2. The winner will win: (a) A 7-night Jet2holiday on a Bed and Breakfast board basis, in a standard double room, at the 3-star Ohtels Villa Dorada, Costa Dorada for 2 adults and 2 children (up to the age of 12). (b) The prize includes return flights from any of the UK bases from which Jet2holidays fly directly to Reus Airport (REU) and allows the duration of the prize advertised.

The prize also includes private transfers to and from the overseas airport and the hotel, a 22kg hold-baggage allowance per person on each flight. (c) If the winner opts to book, this holiday must be booked by 08/07/2024 and travel to and from the destination must be completed between one of the following bands subject to availability (including all return travel):

i. 11/06/2024 – 18/07/2024

ii. 29/07/2024 – 12/08/2024

iii. 04/09/2024 – 18/10/2024

iv. 03/05/2025 – 22/05/2025

v. 03/06/2025 – 17/07/2025

vi. 28/07/2025 – 11/08/2025

vii. 03/09/2025 – 16/10/2025

3. The following is not included with the prize: Transfers to and from the airport in the UK; Spending money; optional flight/board/transfer/accommodation supplements; or travel insurance. Winners are advised to take out their own insurance.

4. If a prize is not booked by the applicable date, it will be deemed forfeited and Jet2holidays reserves the right to award a prize to another randomly selected entry.

5. The prize is subject to these terms and conditions (“Prize Terms”) and the Jet2holidays’ and’s terms and conditions (together the “Terms and Conditions”) which can be found at and respectively. The holiday shall not constitute a ‘package’ under the Package Travel and Linked Travel Arrangements Regulations 2018 (the “Regulations”) and the Regulations shall not apply, nor shall the applicable provisions of the Terms and Conditions which relate to the Regulations. In the event of any conflict between the Terms and Conditions, and these Prize Terms, these Prize Terms will take precedence.

6. Prize flights are limited on the flights operated by and may be unavailable even if there is general availability on a particular flight.

7. Jet2holidays reserves the right to amend or cancel the flights or holiday for any reason without prior notice (which may include substituting the prize or any element of the prize with alternative dates/property/transfers/destinations at any time, to the equivalent prize value).

8. Please note that flight schedules are not guaranteed.

9. The prize and each element of the prize is non-transferable and may not be exchanged for cash. The prize may only be taken by the prize draw winner along with any accompanying passenger(s) notified to Jet2holidays in the relevant booking, subject to the maximum number of passengers specified within the prize details. Flights must be taken by all passengers at the same time from the same airport. Once you have made your booking this cannot be amended.

10. The prize duration may not be extended and no element of the prize may be changed by the winner. Additional passengers outside the maximum amount permitted in the prize details may not be booked onto the prize booking.

11. All passengers must have a valid passport to travel, and must meet all relevant visa and/or other entry requirements including any medical/health screening requirements or similar. General:

12. Entrants’ details will be used to administer the prize draw and award the prize. Details will be used in accordance with the Jet2holidays privacy policy (see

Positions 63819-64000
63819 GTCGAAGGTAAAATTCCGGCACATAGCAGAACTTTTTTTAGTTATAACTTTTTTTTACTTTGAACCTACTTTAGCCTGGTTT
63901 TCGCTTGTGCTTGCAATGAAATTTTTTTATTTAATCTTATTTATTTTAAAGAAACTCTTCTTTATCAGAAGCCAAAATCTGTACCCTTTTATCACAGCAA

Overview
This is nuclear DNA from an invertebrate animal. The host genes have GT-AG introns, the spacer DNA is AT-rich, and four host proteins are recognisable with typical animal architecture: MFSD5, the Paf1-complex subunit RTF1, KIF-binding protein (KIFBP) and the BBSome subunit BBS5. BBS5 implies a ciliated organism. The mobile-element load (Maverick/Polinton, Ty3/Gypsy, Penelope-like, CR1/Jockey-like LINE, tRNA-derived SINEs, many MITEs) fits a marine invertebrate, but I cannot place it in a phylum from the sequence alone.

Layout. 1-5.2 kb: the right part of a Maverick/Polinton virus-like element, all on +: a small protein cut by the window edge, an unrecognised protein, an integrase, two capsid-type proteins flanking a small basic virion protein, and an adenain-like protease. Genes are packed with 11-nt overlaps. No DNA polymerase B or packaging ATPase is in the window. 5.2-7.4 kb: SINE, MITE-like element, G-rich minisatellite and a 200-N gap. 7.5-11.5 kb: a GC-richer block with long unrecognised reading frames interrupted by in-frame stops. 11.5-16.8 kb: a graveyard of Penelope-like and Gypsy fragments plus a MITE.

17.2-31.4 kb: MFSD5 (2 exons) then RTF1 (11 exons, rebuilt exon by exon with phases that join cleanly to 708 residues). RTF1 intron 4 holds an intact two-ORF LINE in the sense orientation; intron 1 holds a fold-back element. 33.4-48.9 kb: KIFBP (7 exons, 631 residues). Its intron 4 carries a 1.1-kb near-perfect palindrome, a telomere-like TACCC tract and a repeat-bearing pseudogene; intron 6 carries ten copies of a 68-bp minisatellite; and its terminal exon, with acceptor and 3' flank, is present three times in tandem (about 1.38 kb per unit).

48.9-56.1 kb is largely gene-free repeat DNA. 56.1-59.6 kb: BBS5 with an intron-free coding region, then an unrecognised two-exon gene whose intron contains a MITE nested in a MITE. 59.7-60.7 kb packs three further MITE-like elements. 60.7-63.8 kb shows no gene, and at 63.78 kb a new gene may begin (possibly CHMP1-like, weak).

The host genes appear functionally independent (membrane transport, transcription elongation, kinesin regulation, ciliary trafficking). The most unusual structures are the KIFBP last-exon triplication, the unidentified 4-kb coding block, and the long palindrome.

13. [When entering the prize draw entrants will be invited to opt in to receiving marketing from Jet2holidays. If entrants choose to opt in, their details will be retained by Jet2holidays for the purposes of marketing (which may include activities such as passing on information about deals, offers and promotion codes from Jet2holidays).]

14. Where Jet2holidays makes any changes to the prize (including dates of travel), no compensation or cash equivalent will be available. Jet2holidays will not be liable for any cancellations or changes to the prize draw or any prize, or for any loss or damage entrants or accompanying passengers suffer as a result of entering the prize draw provided that nothing in these terms shall exclude or limit the liability of Jet2holidays in relation to personal injury or death caused by Jet2holidays negligence or for fraud.

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For further information, please write to Customer Care, The Independent, Alphabeta, 14-18 Finsbury Square, London, England, EC2A 1AH. Promoter: Jet2holidays.

Labour and the Tories must stop avoiding the difficult issues

When the political parties unveil their manifestos this week, they have an opportunity to engage voters who have not yet tuned into the election and might not do so. Worryingly, a survey by Techne UK for The Independent found that 20 per cent of people have already decided not to vote, and some experts think we might see the lowest turnout in modern history.

That would not be a surprise given that many voters have written off Rishi Sunak and the Conservatives but have not yet been won over by Keir Starmer’s Labour Party. Labour’s 20-point opinion poll lead has encouraged Sir Keir to run a safety-first campaign. So far, the Tories appear to be appealing to their core vote to limit the scale of the defeat they expect on 4 July, rather than talking to the whole country.

Naturally, all parties want to play to their strengths and attack their opponents’ weaknesses. But this has resulted in a very narrow election agenda, contributing to a lack of excitement about the election and the absence of much hope for a better future. The manifestos offer the parties a chance to have a more honest conversation with the public about the huge challenges facing the next government. If they take it, more people would probably turn out on 4 July, which would be a good thing.

Rishi Sunak’s welfare reforms: what is the prime minister promising?

Rishi Sunak has promised to halt the spiralling benefits bill by reforming the welfare system if he wins the election.

The prime minister believes he can save £12bn a year by the end of the next parliament by getting more benefit claimants back to work.

He is proposing a mix of expanded support for those with poor mental health and tighter sanctions for those not seeking work.